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Rickettsia akari


Rickettsialpox is a disease spread by a mite. It causes a chickenpox-like rash on the body.



Rickettsialpox is caused by the bacteria, Rickettsia akari . It is commonly found in the United States in New York City and other city areas. It also has been seen in Europe, South Africa, Korea, and Russia.

The bacteria are spread by the bite of a mite that lives on mice.




The disease begins at the site of the mite bite as a painless, firm, red lump ( nodule ). The nodule develops into a fluid-filled blister that bursts and crusts over. This lump may be up to 1 inch (2.5 centimeters) wide. Symptoms usually develop 6 to 15 days after coming in contact with the bacteria.

Other symptoms may include:

  • Discomfort in bright light ( photophobia )
  • Fever and chills
  • Muscle pain
  • Rash that looks like chickenpox
  • Sweating

The rash is not painful and usually clears within a week.


Exams and Tests


The health care provider will do an examination to look for a rash similar to the one in chickenpox.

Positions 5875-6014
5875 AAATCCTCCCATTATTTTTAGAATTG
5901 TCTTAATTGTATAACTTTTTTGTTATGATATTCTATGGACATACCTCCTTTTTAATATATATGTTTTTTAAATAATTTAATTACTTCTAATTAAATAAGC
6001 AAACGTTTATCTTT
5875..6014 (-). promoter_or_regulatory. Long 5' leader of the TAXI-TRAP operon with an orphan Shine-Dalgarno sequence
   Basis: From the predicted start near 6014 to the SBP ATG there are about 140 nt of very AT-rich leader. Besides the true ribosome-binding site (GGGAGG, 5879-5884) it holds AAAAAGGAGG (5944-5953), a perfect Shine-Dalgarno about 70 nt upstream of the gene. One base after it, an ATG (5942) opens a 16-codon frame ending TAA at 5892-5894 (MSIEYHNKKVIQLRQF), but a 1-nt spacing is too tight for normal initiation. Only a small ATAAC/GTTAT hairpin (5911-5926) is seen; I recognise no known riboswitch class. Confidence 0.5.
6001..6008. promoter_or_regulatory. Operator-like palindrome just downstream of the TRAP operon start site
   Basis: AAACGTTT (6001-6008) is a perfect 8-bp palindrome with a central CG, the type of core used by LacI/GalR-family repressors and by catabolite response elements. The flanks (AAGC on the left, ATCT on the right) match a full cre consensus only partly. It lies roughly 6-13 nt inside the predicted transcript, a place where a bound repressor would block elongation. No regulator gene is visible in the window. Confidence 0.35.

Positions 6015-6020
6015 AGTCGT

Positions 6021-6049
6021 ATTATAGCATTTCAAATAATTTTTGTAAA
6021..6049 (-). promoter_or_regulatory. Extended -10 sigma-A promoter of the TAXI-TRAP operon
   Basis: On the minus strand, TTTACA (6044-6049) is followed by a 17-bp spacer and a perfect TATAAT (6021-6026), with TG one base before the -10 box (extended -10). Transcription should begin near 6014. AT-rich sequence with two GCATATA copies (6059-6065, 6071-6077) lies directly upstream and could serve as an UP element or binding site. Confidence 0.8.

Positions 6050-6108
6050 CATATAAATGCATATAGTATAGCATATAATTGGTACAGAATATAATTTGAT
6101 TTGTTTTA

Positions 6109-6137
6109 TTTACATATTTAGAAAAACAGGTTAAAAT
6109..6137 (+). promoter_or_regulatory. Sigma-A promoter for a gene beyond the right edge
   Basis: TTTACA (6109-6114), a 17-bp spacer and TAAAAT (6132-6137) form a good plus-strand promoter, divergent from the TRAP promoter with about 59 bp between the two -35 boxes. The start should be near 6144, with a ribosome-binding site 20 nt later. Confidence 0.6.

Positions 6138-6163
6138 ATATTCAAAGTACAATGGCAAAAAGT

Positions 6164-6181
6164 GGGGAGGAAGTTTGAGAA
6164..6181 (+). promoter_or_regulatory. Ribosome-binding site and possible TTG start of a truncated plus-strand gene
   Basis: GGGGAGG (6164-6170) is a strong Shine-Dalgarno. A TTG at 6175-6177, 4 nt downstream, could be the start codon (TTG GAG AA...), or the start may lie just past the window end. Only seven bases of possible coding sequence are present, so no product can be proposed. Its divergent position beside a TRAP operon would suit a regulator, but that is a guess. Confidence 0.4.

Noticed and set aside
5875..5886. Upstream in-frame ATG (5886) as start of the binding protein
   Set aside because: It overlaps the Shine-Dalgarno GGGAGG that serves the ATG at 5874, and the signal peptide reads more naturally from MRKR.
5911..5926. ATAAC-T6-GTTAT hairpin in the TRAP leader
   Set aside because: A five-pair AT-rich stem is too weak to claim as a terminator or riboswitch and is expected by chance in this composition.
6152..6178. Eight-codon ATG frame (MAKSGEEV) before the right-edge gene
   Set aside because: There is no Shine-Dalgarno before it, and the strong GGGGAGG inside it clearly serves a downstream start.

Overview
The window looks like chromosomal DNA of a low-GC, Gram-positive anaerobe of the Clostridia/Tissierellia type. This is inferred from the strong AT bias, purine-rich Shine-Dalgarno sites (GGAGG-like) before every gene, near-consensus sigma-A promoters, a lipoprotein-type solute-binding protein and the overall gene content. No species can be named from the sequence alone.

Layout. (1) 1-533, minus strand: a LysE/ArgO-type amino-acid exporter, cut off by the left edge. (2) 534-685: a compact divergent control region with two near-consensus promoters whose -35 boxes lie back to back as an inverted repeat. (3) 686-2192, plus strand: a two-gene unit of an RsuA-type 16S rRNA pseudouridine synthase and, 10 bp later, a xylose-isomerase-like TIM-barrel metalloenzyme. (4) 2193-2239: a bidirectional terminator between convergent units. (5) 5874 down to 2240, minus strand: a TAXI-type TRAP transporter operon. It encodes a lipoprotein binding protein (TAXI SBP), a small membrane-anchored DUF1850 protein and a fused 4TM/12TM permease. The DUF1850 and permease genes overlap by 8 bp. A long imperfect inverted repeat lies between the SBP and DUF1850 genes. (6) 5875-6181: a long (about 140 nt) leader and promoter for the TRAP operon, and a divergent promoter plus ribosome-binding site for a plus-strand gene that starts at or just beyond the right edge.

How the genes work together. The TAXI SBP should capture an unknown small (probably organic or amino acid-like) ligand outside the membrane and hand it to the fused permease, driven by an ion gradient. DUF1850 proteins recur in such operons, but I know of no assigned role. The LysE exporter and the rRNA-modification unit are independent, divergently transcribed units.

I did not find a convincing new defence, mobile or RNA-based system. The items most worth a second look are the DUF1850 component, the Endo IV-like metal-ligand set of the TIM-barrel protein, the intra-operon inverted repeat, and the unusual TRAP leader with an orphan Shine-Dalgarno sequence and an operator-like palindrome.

If rickettsialpox is suspected, these tests will likely be done: 

  • Complete blood count ( CBC )
  • Tests of blood serum (serologic studies)
  • Swabbing and culture of the rash




The goal of treatment is to cure the infection by taking antibiotics.


Outlook (Prognosis)


A full recovery is expected when antibiotics are taken as instructed.


Possible Complications


There are usually no complications if the infection is treated.


When to Contact a Medical Professional


Call your provider if you or your child has symptoms of rickettsialpox.




Controlling mice helps prevent the spread of rickettsialpox.




Paddock CD. Rickettsialpox. In: Magill AJ, Hill DR, Solomon T, Ryan ET, eds. Hunter's Tropical Medicine and Emerging Infectious Diseases . 9th ed. Philadelphia, PA: Elsevier Saunders; 2013:chap 65.

Raoult D. Rickettsia akari (Rickettsialpox). In: Bennett JE, Dolin R, Blaser MJ, eds. Mandell, Douglas, and Bennett's Principles and Practice of Infectious Diseases, Updated Edition . 8th ed. Philadelphia, PA: Elsevier Saunders; 2015:chap 189.



        Review Date: 8/31/2016

        Reviewed By: Neil K. Kaneshiro, MD, MHA, Clinical Assistant Professor of Pediatrics, University of Washington School of Medicine, Seattle, WA. Also reviewed by David Zieve, MD, MHA, Isla Ogilvie, PhD, and the A.D.A.M. Editorial team.

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